Passive House stresses a comfortable environment with a steady temperature year round for its buildings. A very worthy goal, but how is that achieved when it can be below zero part of the year and above 100deg another part of the year. Doesn’t that get expensive?
First, let us examine the 3 ways that heat travels – Convection (air current), Conduction (one thing touching another), and Radiation (using the 2nd law of Thermodynamics where the temperature of items in an isolated environment equilibrate over time – i.e. heat seeks to warm up cold and in the process becomes less hot as cold warms up and becomes less cold.) I am sure all the cringing PHD’s reading these definitions have more to add, but hey – I’m not acting in a vacuum!
So, how does this relate to Passive House? If you notice the first way that heat travels, by convection, it is easy to understand that if we make the building as air tight as possible then heat cannot escape or gain entrance by air currents when we don’t want it to. We measure the air tightness of every Passive House building no matter how big or small, no matter what its function is. Every Passive House building must achieve .06ACH @ 50 Pascals.
The other two ways that heat transfers, conduction and radiation, can allow heat to exit through the structure in what is called a Thermal Bridge. It works just like a bridge you use to drive across a canyon or river – if it is not there, you don’t get across. Think about the warm air inside touching the sheetrock, which touches the two by four behind it, which touches the sheathing on the outside of your house. That can be a thermal bridge. A wall touching a concrete foundation, touching the bare ground can be another thermal bridge. There are many others, but you get the idea.
The final way that heat can be a transferred by thermal bridge is through radiation. This is an invisible thermal bridge, but one that is just as important. You can’t feel the radiation like a convective wind current, you can’t see it touching one thing and then another in a conductive way, but it is transferring heat through frequency waves of electromagnetic radiation in the infrared and visible spectrum.
An easy way to understand these waves is to think about radio waves. If you tune in a radio station and it comes in loud and clear, there is nothing blocking the radio waves that are being sent out. If you can’t tune in the radio station and hear static or other interference then those same radio waves are being blocked. Heat radiation works like radio wave radiation – it transmits easily when nothing blocks it. If you have a big picture window facing south with no overhang or shade, the room that it is in will warm up just through radiation. If you put some kind of shading mechanism on the outside so that those radiation waves are disrupted, you won’t get as much heat transfer. If you build the window with an idea that you want the films, gasses, glasses, and frame components to not transfer radiation easily, you can do that too and now the heat waves within the house are being disrupted from transmitting out through radiation as well.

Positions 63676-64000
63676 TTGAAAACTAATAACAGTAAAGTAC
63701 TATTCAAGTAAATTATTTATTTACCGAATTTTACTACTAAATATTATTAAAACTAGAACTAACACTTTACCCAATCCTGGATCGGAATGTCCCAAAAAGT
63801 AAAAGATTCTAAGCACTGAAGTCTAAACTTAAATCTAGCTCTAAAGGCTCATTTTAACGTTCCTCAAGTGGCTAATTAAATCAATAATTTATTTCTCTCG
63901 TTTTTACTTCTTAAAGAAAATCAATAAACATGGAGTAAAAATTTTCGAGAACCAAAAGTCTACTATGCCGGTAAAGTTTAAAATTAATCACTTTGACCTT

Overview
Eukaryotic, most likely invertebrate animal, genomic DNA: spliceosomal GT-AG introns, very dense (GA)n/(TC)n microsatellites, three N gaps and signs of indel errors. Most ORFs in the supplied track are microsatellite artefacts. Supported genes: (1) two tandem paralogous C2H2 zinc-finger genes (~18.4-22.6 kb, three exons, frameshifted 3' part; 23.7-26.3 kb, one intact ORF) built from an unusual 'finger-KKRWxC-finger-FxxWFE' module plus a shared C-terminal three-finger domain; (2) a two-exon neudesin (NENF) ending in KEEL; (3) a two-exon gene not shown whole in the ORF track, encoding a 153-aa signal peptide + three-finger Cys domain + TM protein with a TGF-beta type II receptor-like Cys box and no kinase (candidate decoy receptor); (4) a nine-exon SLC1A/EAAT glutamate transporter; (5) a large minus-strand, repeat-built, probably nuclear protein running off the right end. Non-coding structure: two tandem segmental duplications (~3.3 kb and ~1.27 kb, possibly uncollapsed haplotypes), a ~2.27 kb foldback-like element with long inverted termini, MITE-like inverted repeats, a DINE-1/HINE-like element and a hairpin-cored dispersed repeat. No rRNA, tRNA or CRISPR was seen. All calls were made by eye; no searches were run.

There is a lot more to designing a house than one might originally think! Fortunately there are wonderful people who work hard to take all that science and put it in an easy to use tool. For 2D heat transfer analysis that tool is called THERM and is available as a free download from the fine folks at Lawrence Berkeley National Labs. You can get your copy here: http://windows.lbl.gov/software/therm/therm.html Be sure to get the User’s manual as well: http://windows.lbl.gov/software/therm/21a/Therm2.pdf
THERM allows you to enter the window or construction components of your project and model them to see how they will respond to the different temperature conditions that your project will face. By testing the areas most likely to be thermal bridges you can make changes to your construction BEFORE it is built, lived in, and develops a problem because of thermal bridging. You can design in thermal breaks where heat transfer is disrupted, add insulation, or use materials with different heat transfer properties. Heat loss is not the only issue to be concerned with – where heat is escaping, the internal portion of the structure that heat is escaping through can develop cool spots that will allow moisture to accumulate and then you have a potential for mold, rot, and rust.
THERM is a great program for detailing the thermal properties of your project. You can enter in different materials, change the thicknesses, run any number of calculations to determine how to best design your building before you start digging in the dirt. THERM is one of the great tools available to PH consultants and any designer that wants to optimize their project. By keeping the heat you want and blocking the heat you don’t Passive Houses can be designed to be comfortable all year around – even if the temperature swings from zero to 100deg during the year.